Whether it’s retirement or an emergency fund, saving for the future should be a top priority.
And as a wife, it’s even more important to have some financial security for yourself and your family.
Start small, even if it’s just a few dollars a week, and watch your savings grow over time.
Thankfully, my husband is a disciplined saver who encouraged me to save, no matter how little.
In fact, at some point, I started saving out of fear of my husband’s disappointment if I didn’t.
But now, it has become a habit, and I couldn’t be prouder.
Let me remind you of the benefits of saving because I’m sure you know them already; you only need to be reminded:
1. Saving protects you from unexpected events
2. Saving helps you achieve your financial goals
3. Saving gives you peace of mind, knowing that you have a safety net
4. Saving allows you to take advantage of investment opportunities
5. Saving teaches discipline and delayed gratification (which is essential in marriage)
Need I say more?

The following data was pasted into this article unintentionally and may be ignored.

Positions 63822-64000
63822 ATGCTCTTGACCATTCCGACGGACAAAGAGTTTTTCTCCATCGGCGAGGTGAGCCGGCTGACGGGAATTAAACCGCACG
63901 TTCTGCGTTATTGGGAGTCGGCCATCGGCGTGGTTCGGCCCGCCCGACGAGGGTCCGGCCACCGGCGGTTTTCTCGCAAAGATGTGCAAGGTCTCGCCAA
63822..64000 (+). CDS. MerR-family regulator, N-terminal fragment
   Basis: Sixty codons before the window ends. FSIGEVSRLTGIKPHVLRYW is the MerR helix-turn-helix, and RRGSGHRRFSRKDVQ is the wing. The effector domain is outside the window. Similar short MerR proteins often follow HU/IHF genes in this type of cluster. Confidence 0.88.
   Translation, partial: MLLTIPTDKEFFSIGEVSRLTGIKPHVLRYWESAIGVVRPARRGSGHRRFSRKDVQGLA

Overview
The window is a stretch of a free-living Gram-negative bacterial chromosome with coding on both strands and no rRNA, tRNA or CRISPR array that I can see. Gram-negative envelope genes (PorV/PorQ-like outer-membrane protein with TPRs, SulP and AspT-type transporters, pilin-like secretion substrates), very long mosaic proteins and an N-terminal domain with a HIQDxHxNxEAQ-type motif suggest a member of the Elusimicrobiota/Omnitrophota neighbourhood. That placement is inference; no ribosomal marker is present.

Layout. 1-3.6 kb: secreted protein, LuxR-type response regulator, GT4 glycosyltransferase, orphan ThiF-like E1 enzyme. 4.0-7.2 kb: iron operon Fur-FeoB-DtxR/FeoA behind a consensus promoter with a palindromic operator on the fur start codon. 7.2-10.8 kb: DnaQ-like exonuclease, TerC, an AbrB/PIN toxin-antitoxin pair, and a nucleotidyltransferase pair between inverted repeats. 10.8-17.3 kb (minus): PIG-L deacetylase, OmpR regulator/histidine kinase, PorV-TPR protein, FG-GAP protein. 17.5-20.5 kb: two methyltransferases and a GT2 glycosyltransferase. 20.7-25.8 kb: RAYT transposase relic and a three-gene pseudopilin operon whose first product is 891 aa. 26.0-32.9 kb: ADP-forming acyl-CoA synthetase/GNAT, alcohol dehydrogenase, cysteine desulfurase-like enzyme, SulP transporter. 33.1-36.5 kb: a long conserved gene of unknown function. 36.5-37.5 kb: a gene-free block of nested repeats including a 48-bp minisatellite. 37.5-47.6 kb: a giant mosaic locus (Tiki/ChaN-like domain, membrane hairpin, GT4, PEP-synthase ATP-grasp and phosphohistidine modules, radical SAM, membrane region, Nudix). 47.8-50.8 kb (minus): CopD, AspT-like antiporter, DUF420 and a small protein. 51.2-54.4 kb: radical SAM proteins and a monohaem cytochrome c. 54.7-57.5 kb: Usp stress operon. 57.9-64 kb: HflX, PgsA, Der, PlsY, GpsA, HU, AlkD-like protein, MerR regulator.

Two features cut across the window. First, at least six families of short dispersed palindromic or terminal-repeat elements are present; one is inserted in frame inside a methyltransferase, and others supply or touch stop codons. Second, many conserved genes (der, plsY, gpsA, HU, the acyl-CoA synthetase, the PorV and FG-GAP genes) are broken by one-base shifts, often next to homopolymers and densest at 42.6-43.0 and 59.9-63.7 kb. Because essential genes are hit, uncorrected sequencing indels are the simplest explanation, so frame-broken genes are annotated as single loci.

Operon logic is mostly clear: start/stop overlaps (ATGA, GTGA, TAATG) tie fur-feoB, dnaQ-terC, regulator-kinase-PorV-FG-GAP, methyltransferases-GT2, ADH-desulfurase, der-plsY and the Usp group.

3. Not saving enough
There is a difference between saving and saving enough.
You can be saving, but if you are not saving enough, it won’t make much of a difference in the long run.
Saving enough means having a substantial amount of money set aside for emergencies, retirement, and other long-term financial goals.
This amount will depend on your income, expenses, and lifestyle choices.
I used to think that as long as I was saving something, it was enough.
But then I realized that if I wanted to achieve my financial goals faster, I needed to save more and be more intentional with my savings.
I encourage you to review your budget and see if there are areas where you can cut back and increase your savings.
It may require sacrificing some comforts or luxuries, but it will be worth it in the end.
4. Not Investing
Another financial mistake I used to make was not investing.